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In The Spotlight
McGee Lumber Company

Presented as a profile of Seniors in business
www.mcgeelumber.com 

by: Steve Hartwig
3/26/2004

Charlotte, NC - As a kid, I remember my going with my father to the local hardware store. Walking in the front door, we'd see an old knurled hand go up in the air and a hearty "Hi George!", as we closed the old wooden door. 

Frank would usually be waiting on a customer, but even though his attention would be again diverted towards solving the other fellow's problem, you just knew that old Frank could hardly wait to get to talk with you. 

Not that he'd be wanting to get rid of the other customer because he knew him just as well. It was just that Frank wanted to see you, shake your hand and shoot the breeze with you, even if you weren't there to buy anything. 

Dad was a teacher and a do-it-yourselfer, so he mostly bought things you had to put together and I learned a tremendous appreciation for many kinds of wood and what you could do with it.

I remember the creaking in the old wood floors in Frank's store, and the smell of that old pot belly wood burning stove with that McGee Lumber Company owners slight smell of cedar in the air. The cat was named "Fruggins" if I recall correctly, and I swear that big ol' cat just never moved away from the stove, even if it had been a couple of weeks since we'd been into the store.

On Saturdays, you could pretty much count on the fact that Frank's dad would be there in the back straightening out some inventory that someone had messed up. 

Frank's boys were teens and seemed pretty big to me at the time, but like what I thought a big brother would be like (I'm the oldest in my family). I'd always get a bit of a friendly hair tussle from one of them. Frank's wife was always there too, usually standing in front of the ancient cash register with the yellowed number tags that would pop up when she'd hit the buttons.

Perhaps those experiences were what I recalled and why the 1970's show, "The Walton's", seemed so special. I guess I'd gotten to the point where I thought that it was now nothing more than nostalgic remembrances of a child mixed with an old television show that made me remember Frank and his store the way I did. I've heard that good memories somehow become better over time.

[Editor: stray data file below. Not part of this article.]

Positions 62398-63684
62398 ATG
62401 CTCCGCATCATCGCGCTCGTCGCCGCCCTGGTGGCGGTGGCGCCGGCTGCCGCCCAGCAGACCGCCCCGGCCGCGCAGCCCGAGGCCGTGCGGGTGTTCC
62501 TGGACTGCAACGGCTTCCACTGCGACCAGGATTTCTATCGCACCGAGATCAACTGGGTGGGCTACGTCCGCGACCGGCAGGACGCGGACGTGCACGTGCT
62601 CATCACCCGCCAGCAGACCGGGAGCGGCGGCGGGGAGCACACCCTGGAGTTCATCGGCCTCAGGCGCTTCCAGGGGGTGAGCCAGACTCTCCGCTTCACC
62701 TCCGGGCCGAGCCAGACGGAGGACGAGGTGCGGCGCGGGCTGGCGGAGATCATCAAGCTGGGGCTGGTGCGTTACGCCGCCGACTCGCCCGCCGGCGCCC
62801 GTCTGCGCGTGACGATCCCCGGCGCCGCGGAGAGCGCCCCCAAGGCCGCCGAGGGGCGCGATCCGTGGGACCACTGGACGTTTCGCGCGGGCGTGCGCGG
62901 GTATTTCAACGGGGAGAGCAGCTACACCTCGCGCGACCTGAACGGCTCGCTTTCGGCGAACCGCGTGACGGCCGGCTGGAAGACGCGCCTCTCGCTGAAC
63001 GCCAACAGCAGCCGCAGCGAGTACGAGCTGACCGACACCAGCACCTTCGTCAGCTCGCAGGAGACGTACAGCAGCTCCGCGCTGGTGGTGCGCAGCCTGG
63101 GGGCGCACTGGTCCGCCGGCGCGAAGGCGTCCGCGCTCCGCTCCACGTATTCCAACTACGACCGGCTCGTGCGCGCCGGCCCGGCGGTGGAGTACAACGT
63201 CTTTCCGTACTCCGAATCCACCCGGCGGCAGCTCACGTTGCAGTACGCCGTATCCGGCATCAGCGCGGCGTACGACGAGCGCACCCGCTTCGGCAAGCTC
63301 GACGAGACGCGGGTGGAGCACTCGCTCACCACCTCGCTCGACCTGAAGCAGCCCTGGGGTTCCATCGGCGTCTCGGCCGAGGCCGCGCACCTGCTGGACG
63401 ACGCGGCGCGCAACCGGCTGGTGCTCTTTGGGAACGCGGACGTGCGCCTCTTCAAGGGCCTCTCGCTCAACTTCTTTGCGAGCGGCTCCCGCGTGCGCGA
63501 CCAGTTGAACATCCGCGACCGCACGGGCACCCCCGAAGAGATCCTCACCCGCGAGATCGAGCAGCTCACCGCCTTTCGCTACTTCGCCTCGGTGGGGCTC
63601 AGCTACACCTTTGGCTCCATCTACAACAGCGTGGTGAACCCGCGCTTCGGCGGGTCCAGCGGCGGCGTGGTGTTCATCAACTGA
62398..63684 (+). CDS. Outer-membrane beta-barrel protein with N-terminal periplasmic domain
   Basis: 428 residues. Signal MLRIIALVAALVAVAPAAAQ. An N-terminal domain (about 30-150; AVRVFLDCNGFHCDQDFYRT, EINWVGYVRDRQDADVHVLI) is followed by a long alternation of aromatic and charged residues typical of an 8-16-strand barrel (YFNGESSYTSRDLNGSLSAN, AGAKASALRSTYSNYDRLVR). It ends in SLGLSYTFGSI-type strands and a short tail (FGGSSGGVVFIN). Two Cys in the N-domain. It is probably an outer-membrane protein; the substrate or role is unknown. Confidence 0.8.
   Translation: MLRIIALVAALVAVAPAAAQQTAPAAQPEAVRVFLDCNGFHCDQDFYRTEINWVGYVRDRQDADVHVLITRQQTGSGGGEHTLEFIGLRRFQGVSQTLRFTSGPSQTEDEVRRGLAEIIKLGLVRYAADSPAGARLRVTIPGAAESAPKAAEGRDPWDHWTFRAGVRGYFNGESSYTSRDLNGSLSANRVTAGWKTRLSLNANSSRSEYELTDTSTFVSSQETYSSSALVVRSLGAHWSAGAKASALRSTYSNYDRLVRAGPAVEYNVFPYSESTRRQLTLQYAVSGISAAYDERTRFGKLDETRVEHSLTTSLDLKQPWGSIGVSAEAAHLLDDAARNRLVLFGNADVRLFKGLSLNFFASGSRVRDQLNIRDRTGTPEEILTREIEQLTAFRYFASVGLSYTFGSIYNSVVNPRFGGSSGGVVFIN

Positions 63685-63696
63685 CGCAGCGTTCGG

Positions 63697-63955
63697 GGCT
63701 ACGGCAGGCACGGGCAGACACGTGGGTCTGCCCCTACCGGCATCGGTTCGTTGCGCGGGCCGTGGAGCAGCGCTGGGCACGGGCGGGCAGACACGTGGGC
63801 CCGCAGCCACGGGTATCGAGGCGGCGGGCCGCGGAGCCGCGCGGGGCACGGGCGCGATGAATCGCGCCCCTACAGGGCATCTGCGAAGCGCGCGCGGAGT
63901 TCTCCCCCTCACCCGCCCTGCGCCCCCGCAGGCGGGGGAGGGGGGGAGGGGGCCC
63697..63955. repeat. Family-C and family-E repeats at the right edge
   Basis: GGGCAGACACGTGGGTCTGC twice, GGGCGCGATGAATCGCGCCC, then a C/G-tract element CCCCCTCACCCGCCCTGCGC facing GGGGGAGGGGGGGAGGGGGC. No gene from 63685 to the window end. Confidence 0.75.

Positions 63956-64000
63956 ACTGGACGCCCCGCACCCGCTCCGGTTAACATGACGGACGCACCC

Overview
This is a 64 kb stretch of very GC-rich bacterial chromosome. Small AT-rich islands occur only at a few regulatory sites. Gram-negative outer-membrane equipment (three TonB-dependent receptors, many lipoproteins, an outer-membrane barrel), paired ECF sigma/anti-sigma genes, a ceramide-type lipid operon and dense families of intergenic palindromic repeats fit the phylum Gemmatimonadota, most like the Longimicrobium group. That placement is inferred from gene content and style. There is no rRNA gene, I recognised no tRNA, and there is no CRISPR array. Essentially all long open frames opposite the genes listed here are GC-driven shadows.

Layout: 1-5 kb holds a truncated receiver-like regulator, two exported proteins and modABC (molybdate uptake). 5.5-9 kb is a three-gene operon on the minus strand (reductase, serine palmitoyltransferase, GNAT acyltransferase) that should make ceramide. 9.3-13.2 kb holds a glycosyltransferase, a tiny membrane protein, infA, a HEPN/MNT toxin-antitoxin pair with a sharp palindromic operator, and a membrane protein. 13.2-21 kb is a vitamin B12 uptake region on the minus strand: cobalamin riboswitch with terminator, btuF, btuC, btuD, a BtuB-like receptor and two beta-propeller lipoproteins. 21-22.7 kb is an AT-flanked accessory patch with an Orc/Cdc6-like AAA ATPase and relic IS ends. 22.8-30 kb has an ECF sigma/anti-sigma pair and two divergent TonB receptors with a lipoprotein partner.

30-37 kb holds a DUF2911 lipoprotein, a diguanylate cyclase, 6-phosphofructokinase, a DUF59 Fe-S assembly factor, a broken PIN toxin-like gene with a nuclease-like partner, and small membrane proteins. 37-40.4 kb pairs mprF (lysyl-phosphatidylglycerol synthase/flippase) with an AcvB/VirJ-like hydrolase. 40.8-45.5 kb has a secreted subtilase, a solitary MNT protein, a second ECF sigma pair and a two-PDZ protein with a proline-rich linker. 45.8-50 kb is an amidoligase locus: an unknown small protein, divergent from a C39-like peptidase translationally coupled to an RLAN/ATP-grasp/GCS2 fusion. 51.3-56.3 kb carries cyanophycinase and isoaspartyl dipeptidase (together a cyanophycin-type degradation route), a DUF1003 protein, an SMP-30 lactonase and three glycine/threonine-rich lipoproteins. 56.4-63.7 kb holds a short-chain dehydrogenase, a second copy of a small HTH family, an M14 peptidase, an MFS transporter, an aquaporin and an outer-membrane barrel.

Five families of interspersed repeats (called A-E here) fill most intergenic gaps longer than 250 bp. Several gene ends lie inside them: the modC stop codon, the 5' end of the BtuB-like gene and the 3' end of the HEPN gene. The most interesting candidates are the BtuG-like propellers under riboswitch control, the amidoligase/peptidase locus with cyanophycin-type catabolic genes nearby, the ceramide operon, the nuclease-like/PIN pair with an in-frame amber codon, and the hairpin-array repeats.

I recently had the opportunity to revisit these memories, but they weren't buried somewhere in the back of my mind. Charlotte NC isn't a huge city, about a million people or so, but it is large enough. So it's not surprising that I would not have heard of a small "big" place called McGee Lumber Company out on North Graham Street in Charlotte.

The outside of the building was certainly nothing to get excited about. Aged and weathered, it had an understated old-world charm; but old nonetheless. I feel quite certain that there's nobody around anymore that ever remembers it looking any newer. Yet as old as it is, it is still solid as a rock.

To say I had a flashback walking in the door is an understatement. John Davis, the owner raised his weathered paw in the air, "Hey Steve!", he said like we'd known each other for years. 

John and I didn't know each other but we'd talked on the phone, and I guess he figured this frutsy looking guy wearing a tie into his store must be me. John and I met half-way across the floor and I introduced myself and that's about as formal as we've ever gotten.